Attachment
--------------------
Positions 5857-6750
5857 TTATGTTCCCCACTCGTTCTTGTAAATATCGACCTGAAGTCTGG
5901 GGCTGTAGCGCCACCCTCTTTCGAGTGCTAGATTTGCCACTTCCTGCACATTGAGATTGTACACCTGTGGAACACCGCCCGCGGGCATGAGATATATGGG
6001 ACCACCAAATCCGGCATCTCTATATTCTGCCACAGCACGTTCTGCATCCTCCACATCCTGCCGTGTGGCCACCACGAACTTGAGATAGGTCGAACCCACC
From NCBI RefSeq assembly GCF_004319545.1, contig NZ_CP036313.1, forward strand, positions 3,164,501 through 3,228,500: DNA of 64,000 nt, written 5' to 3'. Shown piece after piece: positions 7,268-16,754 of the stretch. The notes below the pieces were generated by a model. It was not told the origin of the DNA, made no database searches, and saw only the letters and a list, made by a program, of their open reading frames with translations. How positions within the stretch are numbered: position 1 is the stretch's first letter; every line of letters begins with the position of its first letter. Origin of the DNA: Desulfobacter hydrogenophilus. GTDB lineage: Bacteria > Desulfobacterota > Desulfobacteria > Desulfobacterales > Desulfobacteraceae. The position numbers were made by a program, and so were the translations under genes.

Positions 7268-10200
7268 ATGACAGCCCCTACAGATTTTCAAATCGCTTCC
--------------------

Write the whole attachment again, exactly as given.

Positions 5857-6750
5857 TTATGTTCCCCACTCGTTCTTGTAAATATCGACCTGAAGTCTGG
5901 GGCTGTAGCGCCACCCTCTTTCGAGTGCTAGATTTGCCACTTCCTGCACATTGAGATTGTACACCTGTGGAACACCGCCCGCGGGCATGAGATATATGGG
6001 ACCACCAAATCCGGCATCTCTATATTCTGCCACAGCACGTTCTGCATCCTCCACATCCTGCCGTGTGGCCACCACGAACTTGAGATAGGTCGAACCCACC
From NCBI RefSeq assembly GCF_004319545.1, contig NZ_CP036313.1, forward strand, positions 3,164,501 through 3,228,500: DNA of 64,000 nt, written 5' to 3'. Shown piece after piece: positions 7,268-16,754 of the stretch. The notes below the pieces were generated by a model. It was not told the origin of the DNA, made no database searches, and saw only the letters and a list, made by a program, of their open reading frames with translations. How positions within the stretch are numbered: position 1 is the stretch's first letter; every line of letters begins with the position of its first letter. Origin of the DNA: Desulfobacter hydrogenophilus. GTDB lineage: Bacteria > Desulfobacterota > Desulfobacteria > Desulfobacterales > Desulfobacteraceae. The position numbers were made by a program, and so were the translations under genes.

Positions 7268-10200
7268 ATGACAGCCCCTACAGATTTTCAAATCGCTTCC